There are three things I know for certain when it comes to football.
One, is that the game cannot be played safely.
Two, is that the game cannot be played within its rules.
Three, is that there’s nothing you can do to change thing one or two.
You can get pretty cynical about this, which I do on occasion (I’m a Jets fan, so that, perhaps, explains everything). A game that can’t be played within its rules means, theoretically at least, that there’s a penalty on every play (the penalty called holding is a prime example of an every play penalty) and if there’s a penalty being committed on every play it leaves calling a penalty a matter of notice, or discretion, on the part of referees. So, if a call goes against your team and in a fit you respond by claiming the game is rigged you may have more of a point than you’d consider when anger subsides and you return to your right mind (if that happens).
Concerns involving the inescapable consequences of point one and point two often collide, as in just recently in the case of Clay Matthews, the standout linebacker for the Green Bay Packers who was just doing his job when he tackled Alex Smith of the Washington Redskins. Except that he was breaking the rules.
It didn’t look like he was breaking the rules. As Smith, even, commented, it looked “like he’s playing football.”
But what looks like playing football at the moment is not playing within the rules (point two, above) on account of the NFL’s inability to change point one, which is that the game can’t be played safely. Smith is a quarterback, so he was not tackled but landed on by Matthews with most of or all of his body weight, which is now something you can’t do. It’s now considered roughing the passer.
When point one and point two collide you can’t blame fans for being outraged. In this case the Packers lost the game to the Redskins, and Matthews is learning the hard way that he can’t play the game like he used to. “Unfortunately, this league’s going in a direction I think a lot of people don’t like,” he said after the game. “I think they’re getting soft.”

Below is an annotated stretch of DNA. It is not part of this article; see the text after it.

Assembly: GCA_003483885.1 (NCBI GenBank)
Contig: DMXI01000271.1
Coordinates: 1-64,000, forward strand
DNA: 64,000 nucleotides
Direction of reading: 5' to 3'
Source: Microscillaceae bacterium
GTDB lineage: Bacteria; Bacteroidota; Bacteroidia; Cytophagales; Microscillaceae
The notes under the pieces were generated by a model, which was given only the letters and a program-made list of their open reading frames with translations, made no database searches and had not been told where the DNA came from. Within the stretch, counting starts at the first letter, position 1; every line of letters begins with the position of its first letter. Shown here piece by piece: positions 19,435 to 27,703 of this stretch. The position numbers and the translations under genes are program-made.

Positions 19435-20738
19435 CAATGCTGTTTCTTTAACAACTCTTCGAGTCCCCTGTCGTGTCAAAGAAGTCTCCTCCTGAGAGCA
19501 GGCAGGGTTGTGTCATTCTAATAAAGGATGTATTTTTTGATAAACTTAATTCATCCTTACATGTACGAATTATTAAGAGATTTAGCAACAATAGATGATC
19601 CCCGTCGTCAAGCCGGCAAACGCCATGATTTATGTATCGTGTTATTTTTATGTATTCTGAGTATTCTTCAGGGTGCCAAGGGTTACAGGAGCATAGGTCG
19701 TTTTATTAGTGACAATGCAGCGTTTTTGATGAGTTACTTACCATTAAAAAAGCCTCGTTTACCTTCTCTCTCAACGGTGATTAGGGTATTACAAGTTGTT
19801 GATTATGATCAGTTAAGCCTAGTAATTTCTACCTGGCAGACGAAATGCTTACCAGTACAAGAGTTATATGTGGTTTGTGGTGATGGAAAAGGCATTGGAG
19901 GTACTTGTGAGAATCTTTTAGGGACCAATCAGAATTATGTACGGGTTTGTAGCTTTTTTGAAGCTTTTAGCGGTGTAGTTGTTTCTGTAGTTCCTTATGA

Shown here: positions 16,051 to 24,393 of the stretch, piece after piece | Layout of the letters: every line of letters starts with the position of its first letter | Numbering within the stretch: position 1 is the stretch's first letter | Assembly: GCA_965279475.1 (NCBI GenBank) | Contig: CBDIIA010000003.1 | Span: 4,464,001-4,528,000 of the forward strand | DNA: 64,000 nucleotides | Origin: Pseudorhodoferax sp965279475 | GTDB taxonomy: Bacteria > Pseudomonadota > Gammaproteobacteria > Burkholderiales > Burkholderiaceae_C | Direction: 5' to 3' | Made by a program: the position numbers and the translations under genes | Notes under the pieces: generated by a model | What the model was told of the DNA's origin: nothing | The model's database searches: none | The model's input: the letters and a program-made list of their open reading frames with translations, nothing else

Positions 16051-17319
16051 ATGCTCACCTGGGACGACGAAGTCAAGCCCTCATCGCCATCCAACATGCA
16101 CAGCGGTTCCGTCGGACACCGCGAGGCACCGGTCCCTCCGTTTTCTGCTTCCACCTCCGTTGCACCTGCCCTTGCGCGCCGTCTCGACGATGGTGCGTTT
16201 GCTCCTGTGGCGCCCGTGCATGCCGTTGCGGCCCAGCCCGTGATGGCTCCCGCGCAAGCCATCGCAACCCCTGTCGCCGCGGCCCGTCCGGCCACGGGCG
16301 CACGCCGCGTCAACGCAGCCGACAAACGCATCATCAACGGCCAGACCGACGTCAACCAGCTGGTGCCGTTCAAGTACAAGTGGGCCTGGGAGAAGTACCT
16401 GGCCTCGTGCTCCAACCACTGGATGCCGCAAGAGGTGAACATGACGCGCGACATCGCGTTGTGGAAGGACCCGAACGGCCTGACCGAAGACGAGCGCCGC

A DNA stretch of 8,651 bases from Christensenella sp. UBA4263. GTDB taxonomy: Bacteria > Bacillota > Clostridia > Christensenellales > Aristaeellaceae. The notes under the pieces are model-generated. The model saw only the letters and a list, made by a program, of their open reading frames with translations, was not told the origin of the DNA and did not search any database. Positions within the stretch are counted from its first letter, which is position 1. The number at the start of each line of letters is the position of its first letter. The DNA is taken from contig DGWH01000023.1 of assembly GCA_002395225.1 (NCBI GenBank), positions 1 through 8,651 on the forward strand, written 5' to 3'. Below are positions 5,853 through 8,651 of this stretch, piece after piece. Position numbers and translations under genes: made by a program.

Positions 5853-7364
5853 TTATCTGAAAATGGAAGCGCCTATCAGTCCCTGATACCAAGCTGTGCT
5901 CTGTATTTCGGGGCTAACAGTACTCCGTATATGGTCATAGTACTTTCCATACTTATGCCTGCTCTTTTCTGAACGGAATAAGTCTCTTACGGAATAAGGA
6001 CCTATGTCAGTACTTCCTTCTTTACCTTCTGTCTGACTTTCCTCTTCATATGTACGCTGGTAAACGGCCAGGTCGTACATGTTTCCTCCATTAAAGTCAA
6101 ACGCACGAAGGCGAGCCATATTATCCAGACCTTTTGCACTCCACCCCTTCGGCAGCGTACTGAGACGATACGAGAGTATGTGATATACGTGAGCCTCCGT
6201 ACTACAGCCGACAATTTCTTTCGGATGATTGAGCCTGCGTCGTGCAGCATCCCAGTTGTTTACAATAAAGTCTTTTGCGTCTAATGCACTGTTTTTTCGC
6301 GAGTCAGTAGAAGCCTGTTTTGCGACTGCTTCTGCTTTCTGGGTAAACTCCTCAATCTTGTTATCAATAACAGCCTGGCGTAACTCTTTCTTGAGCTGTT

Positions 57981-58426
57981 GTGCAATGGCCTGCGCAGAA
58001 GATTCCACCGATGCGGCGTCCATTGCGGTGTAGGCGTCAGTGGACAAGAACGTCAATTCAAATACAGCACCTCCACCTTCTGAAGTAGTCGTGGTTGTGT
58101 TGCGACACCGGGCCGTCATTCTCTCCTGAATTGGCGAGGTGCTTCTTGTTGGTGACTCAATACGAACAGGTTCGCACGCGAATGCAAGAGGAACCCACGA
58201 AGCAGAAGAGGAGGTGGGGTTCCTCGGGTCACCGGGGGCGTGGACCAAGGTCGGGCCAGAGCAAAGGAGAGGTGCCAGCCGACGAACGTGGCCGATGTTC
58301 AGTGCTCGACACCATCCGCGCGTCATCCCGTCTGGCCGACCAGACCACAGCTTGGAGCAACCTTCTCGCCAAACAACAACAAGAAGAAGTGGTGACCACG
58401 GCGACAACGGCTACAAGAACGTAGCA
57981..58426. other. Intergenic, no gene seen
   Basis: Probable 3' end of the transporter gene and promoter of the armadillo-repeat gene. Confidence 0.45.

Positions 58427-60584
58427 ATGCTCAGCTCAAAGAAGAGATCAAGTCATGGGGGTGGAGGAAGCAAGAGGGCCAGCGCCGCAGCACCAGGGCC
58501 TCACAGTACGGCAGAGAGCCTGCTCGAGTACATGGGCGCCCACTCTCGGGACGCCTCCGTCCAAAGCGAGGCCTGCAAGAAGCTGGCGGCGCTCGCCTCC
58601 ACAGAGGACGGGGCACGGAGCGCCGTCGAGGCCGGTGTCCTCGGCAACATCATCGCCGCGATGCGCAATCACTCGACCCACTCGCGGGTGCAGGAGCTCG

No doubt, but there are good reasons for getting soft, including the desire to protect players from injury.
But this is a lost cause from the outset. All you need to do is review the weekly injury report, which tells you who’s in and who’s out, who can’t play and who might. It’s useful information when it comes to forecasting the outcome of a game (for fans and those who are betting) but it’s also a routine summation of the game’s inherent brutality, a list of broken bones and torn muscles and concussions. It’s frightful.
And it can’t be corrected, no matter how hard the league tries. It’s a rough game — that’s both its joy and dilemma, for both players and fans. It’s exhilarating and dangerous. That’s both the thrill and the curse.
It would not be possible to change the rules to make it safe and still be football. The only way to make it safe is to not play it. That’s just the way it is.
A note to readers: Less than six weeks to go until Election Day puts us smack in the middle of election season, during which time we limit letters to the editor that are about the election to 100 words, as opposed to the 300-word limit for letters not about the election. The idea is to give readers the opportunity to write in support of candidates, or issues. Readers are given one letter to the editor per month, and that includes the letters of a political nature.
I’ve been asked if a writer who submits a letter in September that doesn’t run in the paper until October can still submit a letter in October. The answer is yes. We’ll stop accepting letters about the election on Friday, October 26.
Those running for office are also invited to submit op-ed pieces about their campaigns.
Reach Editorial Page Editor Jeffery Kurz at 203-317-2213, or email@example.com.
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